Helping children discover and develop their cosmic task is one of the four cornerstones of Apple Montessori’s educational philosophy. Of the four, it’s the one that usually requires more explanation. If you’re not immersed in the world of Montessori, you’re probably not used to thinking about a child’s education as cosmic or even sure what it could mean.
A cosmic education and a cosmic task are what make education meaningful, so let’s go over what it means and why we’ve made it a core part of our program.
What is Cosmic Education?
When we talk about a cosmic education, we don’t mean we’re covering astrophysics. It’s a way of understanding the world and our place in it.
There are two components to a cosmic education. First, developing a global vision and learning to tell a cosmic story. And second, discovering our cosmic task.
Telling a Cosmic Story
Every curriculum is divided according to subject matter and discipline. That ensures everything gets covered and it helps keep students focused on the topics at hand.
The trouble is, conventional schooling presents these different disciplines as if they were completely isolated from one another. Children will learn math, science, history, and art, but they’ll rarely (if ever) have the opportunity to see how they are connected.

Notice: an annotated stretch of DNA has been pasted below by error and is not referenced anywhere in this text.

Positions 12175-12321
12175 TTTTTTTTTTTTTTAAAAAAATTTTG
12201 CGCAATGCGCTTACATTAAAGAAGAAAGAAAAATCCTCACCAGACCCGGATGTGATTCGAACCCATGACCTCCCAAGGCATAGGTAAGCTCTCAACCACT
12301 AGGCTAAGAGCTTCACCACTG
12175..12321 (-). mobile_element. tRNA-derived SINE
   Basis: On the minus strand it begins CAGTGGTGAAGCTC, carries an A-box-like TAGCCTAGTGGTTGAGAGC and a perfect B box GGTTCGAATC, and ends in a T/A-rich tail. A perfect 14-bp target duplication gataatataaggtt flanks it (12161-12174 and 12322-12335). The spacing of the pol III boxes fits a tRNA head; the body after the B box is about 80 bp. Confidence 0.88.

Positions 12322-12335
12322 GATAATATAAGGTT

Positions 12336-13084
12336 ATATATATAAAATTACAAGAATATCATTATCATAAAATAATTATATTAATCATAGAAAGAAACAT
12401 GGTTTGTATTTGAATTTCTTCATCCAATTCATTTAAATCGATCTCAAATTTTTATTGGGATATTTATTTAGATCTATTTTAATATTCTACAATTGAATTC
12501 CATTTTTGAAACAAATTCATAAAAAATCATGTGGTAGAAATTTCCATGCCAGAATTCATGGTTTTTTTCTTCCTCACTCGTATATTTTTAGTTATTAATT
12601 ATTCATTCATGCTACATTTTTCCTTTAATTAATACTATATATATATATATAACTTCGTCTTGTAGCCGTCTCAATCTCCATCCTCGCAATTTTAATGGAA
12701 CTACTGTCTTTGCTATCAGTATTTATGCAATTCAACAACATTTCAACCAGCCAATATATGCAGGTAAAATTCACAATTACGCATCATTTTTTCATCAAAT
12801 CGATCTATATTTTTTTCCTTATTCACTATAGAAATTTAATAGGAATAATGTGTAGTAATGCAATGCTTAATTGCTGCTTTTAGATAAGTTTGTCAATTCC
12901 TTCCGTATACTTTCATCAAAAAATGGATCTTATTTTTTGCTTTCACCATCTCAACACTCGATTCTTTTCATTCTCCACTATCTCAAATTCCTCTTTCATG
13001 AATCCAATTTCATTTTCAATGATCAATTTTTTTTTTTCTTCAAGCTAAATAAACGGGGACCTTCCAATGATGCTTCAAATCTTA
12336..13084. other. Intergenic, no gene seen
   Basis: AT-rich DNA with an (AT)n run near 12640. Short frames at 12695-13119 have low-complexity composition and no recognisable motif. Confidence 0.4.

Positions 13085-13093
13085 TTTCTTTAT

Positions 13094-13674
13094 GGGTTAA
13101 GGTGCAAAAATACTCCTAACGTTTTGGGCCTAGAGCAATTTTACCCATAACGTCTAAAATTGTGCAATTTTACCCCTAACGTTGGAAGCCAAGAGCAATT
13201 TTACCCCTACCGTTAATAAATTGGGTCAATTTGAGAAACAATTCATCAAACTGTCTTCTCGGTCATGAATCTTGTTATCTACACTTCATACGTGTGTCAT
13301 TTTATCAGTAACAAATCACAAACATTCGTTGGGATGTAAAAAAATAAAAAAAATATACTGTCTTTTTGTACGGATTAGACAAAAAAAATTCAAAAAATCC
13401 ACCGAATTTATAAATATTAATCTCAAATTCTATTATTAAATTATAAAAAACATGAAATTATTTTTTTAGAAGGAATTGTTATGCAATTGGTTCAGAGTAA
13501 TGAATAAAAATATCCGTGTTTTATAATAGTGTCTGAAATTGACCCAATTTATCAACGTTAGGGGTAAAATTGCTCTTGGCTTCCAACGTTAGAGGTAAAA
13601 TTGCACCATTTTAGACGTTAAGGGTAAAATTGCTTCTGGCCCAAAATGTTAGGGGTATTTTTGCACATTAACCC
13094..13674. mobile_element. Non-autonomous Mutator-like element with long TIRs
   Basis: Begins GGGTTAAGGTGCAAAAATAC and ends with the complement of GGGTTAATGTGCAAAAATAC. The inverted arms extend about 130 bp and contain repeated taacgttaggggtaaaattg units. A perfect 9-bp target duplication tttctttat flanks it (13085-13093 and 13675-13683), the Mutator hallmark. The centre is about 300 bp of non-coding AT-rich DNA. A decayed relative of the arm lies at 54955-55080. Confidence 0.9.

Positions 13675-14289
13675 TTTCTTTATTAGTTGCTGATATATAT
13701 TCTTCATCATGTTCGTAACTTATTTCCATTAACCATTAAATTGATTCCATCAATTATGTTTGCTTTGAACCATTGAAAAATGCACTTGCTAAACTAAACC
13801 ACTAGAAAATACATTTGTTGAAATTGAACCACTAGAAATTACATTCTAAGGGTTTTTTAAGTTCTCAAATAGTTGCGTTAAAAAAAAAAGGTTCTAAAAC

Montessori schools, however, take a cosmic approach that shows students just how all those different subjects fit together. In the end, they’re all important to understanding our place in the world and how we relate to everything – as part of a community, that is part of a nation, that is part of a global world, that is part of a solar system, that is part of a vast and infinite universe.
Every part of the curriculum is telling this story from a different angle. Each of them is like an individual puzzle piece, and telling the cosmic story is our way of helping students put those puzzle pieces together.
Discovering a Cosmic Task
Telling that cosmic story shows us how vast and interconnected the world is. And knowing that raises another question: where do I stand in this big picture?